Can you imagine a future where self-driving cars zip beside interstate highways at 120 mph with absolutely zero congestion?
It's a future that could exist as soon as 2050, according to UC Berkeley graduate students Anthony Barrs and Baiyu Chen. Other transportation experts agree — so much so that the pair was awarded top prize and $50,000 for their design at the Infrastructure Vision 2050 Challenge on Wednesday.
The competition, hosted by the Association of Equipment Manufacturers in Las Vegas, solicited design solutions that could address some of the biggest challenges facing the United States' infrastructure system. Barrs and Chen turned their attention to the nation's highways, some of which have fallen into disrepair and suffer major congestion. The duo's idea was to construct a "Hyperlane," or a single platform the size of four interstate lanes that would run parallel to pre-existing highways in order for self-driving cars to travel at high speeds with no chance of getting into a jam.
The Hyperlane essentially functions like a bullet train, which Barrs and Chen said influenced the concept of their design.
"We were inspired by high-speed rail in Japan," Barrs said in an interview with Fortune. "We realized we couldn't exactly do that in America, so we started to deconstruct the high-speed rail experience and that’s when we realized we could remove the tracks and deploy new, emerging technologies like autonomous vehicles."
That notion was expressed in the pair's final product. Not only do automobiles on the Hyperlane move quickly, but also the plan calls for various tolled stations where self-driving cars, courier trucks, and buses can get on or get off like a highway exit. While a recent poll found that the majority of Americans still fear riding in self-driving cars, Hyperlane safety is monitored with embedded sensor technology that regulates the flow of traffic along with the autonomous vehicles' built-in computers.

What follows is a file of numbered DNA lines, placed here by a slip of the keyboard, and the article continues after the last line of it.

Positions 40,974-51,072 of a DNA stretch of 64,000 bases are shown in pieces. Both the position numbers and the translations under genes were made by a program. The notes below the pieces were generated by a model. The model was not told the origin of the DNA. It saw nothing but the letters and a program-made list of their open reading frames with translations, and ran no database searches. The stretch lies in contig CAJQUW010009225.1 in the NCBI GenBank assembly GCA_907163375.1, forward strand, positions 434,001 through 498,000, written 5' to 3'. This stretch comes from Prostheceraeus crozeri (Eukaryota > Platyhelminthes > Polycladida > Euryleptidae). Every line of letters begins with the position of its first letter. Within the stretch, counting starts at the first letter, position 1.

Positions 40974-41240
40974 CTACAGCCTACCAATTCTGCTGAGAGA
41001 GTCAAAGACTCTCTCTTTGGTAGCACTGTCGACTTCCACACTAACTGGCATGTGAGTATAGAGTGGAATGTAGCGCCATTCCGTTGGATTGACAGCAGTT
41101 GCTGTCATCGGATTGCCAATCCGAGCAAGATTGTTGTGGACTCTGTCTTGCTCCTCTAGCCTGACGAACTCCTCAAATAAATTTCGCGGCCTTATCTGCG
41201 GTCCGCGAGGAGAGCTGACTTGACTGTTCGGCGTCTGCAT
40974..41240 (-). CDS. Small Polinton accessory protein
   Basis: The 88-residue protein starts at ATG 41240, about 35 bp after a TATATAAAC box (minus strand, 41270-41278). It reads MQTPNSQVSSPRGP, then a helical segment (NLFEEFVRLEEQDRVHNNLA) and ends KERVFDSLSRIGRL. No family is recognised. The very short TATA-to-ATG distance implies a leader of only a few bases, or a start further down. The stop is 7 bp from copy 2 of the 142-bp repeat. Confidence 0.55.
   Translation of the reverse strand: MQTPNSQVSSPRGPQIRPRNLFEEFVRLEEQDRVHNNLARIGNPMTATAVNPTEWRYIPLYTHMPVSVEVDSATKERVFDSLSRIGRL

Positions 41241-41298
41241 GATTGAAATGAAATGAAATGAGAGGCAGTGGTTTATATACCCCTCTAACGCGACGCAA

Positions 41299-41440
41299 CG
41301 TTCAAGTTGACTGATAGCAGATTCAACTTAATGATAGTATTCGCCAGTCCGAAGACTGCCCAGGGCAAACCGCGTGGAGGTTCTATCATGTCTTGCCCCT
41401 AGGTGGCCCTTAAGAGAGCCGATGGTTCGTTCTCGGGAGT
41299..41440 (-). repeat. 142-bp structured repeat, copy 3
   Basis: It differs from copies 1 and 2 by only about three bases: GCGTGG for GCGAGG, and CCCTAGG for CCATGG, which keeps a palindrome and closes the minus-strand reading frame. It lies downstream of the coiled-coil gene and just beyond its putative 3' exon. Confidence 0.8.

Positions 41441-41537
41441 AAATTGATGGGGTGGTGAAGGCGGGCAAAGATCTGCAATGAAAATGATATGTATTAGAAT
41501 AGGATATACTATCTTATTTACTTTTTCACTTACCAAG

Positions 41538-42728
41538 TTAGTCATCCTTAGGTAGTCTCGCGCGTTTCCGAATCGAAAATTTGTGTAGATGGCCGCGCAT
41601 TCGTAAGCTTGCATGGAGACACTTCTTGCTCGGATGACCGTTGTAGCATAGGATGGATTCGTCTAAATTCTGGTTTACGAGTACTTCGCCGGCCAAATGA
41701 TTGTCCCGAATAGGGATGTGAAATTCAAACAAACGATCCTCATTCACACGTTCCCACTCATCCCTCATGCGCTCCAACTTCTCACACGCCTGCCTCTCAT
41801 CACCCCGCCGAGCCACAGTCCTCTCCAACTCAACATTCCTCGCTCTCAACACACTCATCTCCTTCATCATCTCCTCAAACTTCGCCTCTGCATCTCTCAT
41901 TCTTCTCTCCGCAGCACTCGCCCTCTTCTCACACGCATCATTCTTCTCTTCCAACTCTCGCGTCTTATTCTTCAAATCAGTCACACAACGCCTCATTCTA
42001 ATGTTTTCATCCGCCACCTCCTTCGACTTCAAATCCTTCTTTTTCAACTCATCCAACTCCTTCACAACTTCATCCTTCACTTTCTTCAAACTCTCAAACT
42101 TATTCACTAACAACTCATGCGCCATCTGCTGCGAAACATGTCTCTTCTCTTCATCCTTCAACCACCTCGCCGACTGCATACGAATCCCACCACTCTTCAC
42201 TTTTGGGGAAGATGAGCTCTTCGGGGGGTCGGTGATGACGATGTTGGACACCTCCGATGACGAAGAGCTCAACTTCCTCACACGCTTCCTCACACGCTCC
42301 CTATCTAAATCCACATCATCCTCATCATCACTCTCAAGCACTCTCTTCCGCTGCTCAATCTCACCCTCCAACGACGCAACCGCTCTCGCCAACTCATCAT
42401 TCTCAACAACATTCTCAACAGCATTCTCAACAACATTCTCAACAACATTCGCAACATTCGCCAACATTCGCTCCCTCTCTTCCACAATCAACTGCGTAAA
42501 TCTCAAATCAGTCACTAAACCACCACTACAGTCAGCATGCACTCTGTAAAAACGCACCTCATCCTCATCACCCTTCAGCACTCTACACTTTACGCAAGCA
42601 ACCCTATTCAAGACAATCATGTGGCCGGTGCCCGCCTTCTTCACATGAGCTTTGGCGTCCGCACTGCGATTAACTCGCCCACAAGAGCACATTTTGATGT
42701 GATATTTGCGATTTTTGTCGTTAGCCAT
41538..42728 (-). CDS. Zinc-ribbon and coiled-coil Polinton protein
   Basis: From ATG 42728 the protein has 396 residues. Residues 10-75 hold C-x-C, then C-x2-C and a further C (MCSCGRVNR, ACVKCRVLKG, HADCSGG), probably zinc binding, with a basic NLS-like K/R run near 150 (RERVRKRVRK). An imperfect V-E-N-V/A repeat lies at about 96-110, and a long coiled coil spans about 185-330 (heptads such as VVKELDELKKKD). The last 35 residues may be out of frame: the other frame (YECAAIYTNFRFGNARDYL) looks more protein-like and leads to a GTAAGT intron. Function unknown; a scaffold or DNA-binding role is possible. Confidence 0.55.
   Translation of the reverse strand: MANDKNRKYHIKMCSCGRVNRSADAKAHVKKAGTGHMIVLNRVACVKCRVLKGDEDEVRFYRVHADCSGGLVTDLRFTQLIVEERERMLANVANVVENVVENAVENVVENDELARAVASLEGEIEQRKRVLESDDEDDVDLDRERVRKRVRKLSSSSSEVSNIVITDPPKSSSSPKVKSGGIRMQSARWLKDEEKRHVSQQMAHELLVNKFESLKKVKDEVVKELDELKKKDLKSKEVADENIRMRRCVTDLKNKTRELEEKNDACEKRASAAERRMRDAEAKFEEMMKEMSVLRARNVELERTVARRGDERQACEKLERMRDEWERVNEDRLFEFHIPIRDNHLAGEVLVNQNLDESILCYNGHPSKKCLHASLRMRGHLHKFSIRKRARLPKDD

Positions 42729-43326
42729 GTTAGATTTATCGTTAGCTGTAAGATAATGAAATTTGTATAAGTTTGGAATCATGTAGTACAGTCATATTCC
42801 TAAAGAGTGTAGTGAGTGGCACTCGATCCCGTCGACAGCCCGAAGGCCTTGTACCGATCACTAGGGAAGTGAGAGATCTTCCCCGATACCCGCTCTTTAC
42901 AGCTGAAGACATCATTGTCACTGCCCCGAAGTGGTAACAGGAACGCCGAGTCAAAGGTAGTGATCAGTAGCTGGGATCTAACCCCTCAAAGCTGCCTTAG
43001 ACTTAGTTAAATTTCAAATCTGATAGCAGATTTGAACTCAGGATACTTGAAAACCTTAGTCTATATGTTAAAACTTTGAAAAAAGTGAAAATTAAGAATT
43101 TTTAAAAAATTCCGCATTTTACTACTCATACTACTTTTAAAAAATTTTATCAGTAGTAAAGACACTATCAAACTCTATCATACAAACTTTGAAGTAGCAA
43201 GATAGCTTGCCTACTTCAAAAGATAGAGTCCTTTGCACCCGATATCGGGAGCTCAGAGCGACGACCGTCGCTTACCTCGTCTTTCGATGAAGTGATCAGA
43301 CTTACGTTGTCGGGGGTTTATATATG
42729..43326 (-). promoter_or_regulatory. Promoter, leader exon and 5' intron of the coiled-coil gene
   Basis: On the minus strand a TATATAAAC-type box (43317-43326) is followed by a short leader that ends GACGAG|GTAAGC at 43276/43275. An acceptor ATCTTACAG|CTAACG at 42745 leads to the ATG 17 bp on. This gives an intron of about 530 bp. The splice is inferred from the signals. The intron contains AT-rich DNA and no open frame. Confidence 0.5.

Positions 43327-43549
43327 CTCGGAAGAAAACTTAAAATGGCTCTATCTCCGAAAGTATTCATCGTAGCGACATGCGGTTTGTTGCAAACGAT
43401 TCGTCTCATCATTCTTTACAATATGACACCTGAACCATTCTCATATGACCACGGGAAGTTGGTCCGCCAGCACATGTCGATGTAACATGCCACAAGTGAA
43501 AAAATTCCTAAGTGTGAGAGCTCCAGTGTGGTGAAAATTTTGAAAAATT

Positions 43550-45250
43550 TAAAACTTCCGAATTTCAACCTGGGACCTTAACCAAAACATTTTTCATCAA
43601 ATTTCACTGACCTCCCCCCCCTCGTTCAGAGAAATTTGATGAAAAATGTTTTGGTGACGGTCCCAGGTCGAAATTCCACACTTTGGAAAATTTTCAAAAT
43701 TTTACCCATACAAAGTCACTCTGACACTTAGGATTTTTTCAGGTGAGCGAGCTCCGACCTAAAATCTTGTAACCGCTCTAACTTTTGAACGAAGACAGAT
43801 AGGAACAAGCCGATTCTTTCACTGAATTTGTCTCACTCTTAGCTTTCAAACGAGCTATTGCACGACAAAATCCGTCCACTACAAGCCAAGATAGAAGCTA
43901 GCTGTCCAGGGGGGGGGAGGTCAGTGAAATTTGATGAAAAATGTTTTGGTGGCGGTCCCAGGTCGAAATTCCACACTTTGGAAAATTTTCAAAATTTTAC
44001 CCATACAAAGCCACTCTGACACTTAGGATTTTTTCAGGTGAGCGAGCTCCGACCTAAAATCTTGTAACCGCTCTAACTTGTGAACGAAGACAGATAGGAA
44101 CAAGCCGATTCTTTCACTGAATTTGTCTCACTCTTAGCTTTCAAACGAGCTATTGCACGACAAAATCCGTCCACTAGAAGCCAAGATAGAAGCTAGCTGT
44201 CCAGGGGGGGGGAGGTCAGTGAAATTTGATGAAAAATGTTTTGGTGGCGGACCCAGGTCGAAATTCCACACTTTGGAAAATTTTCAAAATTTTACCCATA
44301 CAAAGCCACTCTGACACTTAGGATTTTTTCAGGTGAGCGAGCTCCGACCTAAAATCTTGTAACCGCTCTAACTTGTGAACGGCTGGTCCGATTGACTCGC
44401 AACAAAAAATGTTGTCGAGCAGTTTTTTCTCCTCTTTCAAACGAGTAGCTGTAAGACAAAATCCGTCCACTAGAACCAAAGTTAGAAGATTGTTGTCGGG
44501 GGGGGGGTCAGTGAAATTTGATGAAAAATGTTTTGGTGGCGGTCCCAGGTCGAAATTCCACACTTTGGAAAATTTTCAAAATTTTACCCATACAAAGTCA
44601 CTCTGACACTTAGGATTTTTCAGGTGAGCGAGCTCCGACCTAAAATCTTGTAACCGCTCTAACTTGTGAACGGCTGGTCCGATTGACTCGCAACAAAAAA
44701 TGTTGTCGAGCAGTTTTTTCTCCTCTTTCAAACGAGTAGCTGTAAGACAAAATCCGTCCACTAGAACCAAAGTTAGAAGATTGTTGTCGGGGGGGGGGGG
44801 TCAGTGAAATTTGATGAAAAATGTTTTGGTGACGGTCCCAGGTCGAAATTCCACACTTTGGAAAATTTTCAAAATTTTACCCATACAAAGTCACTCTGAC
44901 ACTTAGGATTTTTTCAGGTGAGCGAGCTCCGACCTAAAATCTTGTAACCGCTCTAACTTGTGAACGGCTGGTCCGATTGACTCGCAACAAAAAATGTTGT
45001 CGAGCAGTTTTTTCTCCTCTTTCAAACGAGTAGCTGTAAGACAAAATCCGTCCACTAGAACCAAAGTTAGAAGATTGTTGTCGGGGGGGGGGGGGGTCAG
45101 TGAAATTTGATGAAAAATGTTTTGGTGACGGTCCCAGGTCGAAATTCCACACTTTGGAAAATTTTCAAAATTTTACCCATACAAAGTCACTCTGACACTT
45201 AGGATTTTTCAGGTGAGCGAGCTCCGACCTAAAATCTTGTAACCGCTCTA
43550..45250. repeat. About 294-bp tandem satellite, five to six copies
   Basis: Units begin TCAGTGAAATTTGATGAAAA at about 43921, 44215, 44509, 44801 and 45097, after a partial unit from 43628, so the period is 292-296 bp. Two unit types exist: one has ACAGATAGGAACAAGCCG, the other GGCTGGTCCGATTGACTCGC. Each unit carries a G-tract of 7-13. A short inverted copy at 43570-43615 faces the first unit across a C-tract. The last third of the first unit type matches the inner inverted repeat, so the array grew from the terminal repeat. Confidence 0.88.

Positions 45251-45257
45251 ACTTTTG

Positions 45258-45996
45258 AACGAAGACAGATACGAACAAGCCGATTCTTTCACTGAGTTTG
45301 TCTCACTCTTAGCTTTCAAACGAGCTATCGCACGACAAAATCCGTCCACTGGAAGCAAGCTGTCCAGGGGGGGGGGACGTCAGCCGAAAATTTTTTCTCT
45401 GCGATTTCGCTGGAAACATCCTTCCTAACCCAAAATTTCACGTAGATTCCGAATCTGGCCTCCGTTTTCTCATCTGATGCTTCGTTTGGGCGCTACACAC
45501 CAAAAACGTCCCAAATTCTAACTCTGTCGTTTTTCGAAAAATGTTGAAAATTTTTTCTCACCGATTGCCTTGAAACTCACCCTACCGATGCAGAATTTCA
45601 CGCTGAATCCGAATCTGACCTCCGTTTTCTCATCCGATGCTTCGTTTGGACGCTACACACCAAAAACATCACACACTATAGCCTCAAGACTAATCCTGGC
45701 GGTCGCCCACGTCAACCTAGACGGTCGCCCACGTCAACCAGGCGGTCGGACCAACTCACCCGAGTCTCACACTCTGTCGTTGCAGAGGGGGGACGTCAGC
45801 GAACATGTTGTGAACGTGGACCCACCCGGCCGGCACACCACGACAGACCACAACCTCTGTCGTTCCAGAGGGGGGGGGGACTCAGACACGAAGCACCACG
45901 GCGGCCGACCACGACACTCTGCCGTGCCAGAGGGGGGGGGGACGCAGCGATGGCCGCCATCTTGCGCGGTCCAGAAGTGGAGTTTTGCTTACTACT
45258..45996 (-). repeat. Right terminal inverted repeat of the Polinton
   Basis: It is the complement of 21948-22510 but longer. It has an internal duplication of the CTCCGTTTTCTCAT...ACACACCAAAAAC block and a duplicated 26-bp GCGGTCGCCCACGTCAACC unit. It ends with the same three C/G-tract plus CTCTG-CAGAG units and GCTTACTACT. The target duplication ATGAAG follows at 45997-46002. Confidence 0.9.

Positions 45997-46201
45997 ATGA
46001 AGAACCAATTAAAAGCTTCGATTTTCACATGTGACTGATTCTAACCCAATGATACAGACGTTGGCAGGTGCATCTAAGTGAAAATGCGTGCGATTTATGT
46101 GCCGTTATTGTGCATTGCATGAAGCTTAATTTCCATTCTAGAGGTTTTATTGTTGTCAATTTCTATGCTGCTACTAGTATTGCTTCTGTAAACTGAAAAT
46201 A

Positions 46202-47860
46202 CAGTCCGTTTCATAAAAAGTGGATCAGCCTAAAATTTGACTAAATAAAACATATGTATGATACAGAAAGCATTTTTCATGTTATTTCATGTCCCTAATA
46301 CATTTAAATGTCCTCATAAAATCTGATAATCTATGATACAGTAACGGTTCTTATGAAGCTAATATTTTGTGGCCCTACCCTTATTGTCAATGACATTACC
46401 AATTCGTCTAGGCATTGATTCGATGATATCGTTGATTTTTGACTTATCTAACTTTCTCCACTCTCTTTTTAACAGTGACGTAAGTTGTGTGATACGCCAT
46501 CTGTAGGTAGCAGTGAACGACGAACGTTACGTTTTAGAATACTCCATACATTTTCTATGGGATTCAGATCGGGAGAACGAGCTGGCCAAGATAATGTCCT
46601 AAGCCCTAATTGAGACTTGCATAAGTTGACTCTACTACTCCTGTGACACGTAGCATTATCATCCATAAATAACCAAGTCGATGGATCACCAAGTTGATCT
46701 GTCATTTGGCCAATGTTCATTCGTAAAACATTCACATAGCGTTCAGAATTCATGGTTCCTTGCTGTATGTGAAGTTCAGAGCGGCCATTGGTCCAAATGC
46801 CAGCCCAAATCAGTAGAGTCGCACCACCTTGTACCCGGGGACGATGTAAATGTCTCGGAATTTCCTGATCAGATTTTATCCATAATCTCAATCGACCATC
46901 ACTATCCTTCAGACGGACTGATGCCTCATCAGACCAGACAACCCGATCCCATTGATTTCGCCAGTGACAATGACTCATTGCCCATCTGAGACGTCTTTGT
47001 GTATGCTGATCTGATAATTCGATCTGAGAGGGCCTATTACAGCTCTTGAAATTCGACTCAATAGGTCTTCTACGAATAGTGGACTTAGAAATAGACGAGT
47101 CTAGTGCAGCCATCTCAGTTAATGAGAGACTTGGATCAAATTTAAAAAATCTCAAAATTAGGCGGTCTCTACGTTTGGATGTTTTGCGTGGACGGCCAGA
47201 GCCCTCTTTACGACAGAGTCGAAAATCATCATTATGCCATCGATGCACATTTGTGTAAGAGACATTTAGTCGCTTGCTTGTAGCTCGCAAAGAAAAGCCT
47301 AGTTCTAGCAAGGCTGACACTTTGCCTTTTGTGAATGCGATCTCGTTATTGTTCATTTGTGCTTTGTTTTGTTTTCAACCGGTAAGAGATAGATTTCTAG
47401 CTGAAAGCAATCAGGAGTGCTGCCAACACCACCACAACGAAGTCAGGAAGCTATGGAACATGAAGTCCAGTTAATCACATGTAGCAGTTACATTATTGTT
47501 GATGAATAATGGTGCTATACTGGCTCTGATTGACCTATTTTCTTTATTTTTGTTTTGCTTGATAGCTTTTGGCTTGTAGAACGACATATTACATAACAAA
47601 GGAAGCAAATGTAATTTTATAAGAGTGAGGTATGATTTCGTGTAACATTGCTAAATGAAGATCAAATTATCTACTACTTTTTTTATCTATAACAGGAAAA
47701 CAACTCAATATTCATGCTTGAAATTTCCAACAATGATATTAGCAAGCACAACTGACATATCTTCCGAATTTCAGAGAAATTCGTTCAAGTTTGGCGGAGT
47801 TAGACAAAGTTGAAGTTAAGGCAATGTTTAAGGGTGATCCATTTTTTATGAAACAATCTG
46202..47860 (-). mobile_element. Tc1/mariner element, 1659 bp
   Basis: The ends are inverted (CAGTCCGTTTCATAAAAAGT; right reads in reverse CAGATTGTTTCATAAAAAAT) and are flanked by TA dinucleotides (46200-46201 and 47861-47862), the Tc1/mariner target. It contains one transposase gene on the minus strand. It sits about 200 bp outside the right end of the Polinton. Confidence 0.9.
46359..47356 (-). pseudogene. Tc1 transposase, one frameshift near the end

The challenge of revitalizing America's transit options is expected to cost an enormous amount of money. At his address to Congress last week, President Donald Trump reinforced his intent to invest $1 trillion into the country's "crumbling infrastructure." But Barrs and Chen believe their proposal is relatively inexpensive. Their blueprint notes that the Hyperlane leverages pre-existing highways and benefits from dynamic pricing for access fees.
"Dynamic pricing ensures demand is distributed — using price as the motivating incentive for users to use, or not use, the network," a slide from Barrs' and Cohen's presentation reads. The two believe their approach to pricing will push users to select transit based on their needs at that specific time, like opting for a public bus versus a personal vehicle.
Following their victory at the Infrastructure Vision 2050 Challenge, Barrs said that he and Chen plan to take a semester off from teaching at their graduate programs. In the meantime, the pair wants to look into a number of innovation and transportation initiatives at the school. As for the $50,000 prize, Barrs said they are considering using it to partner with companies like Uber and Lyft that use transportation as a service. "That could provide lobbying muscle," Barrs said.
"We are elated, very, very excited," he added. "We’ve been working on this for over a year and I think that having the folks at this conference recognize that this is a viable path forward and something that we should pursue and it's really validating."